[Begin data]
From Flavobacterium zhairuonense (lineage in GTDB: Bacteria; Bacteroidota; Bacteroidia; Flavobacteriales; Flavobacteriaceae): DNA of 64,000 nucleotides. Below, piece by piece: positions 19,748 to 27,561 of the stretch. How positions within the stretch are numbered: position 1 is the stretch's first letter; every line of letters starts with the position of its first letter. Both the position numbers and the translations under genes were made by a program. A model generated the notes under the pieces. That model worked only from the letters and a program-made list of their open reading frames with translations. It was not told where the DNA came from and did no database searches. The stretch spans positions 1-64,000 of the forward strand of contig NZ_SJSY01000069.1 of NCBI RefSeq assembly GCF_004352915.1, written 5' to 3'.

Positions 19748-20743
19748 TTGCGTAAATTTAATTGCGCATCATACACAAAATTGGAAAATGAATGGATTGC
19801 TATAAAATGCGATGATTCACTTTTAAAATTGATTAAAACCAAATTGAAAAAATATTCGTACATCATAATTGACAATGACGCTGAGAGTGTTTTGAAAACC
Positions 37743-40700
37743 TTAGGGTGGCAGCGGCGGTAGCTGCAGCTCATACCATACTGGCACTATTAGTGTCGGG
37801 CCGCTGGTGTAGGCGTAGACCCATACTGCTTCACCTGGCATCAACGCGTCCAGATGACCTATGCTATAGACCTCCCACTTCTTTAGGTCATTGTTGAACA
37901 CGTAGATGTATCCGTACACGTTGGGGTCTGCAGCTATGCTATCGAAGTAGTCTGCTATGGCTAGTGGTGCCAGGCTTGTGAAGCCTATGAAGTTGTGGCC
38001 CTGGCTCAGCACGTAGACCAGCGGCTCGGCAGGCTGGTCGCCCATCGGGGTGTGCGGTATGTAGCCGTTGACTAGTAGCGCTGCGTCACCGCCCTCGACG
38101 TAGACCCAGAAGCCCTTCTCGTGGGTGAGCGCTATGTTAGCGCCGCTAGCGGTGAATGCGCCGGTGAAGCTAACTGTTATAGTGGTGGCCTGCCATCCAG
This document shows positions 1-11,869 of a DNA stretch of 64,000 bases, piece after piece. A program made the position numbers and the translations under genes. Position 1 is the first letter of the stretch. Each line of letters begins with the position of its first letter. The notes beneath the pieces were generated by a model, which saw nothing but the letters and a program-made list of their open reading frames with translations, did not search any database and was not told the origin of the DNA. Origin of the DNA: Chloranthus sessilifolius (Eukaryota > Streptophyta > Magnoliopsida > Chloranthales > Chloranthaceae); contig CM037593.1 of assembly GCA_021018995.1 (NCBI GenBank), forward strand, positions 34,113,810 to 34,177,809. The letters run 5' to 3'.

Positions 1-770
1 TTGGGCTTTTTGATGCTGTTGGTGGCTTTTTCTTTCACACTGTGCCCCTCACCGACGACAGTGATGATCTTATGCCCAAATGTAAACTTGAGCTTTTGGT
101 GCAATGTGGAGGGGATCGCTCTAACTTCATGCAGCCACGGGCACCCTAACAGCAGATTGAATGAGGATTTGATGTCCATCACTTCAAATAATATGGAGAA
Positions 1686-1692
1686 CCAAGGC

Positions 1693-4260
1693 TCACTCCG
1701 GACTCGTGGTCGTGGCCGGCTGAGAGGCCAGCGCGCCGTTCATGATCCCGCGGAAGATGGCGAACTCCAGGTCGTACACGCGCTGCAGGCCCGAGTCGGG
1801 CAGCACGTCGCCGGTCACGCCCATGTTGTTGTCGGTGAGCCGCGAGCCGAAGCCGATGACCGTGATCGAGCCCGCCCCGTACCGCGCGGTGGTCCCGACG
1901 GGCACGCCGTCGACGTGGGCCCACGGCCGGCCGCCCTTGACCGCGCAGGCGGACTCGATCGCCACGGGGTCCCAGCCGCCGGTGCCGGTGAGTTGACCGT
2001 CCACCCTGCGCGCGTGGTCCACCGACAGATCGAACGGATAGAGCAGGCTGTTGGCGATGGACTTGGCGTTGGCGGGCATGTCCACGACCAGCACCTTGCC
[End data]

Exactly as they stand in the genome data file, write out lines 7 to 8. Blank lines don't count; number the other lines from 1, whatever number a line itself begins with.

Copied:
37801 CCGCTGGTGTAGGCGTAGACCCATACTGCTTCACCTGGCATCAACGCGTCCAGATGACCTATGCTATAGACCTCCCACTTCTTTAGGTCATTGTTGAACA
37901 CGTAGATGTATCCGTACACGTTGGGGTCTGCAGCTATGCTATCGAAGTAGTCTGCTATGGCTAGTGGTGCCAGGCTTGTGAAGCCTATGAAGTTGTGGCC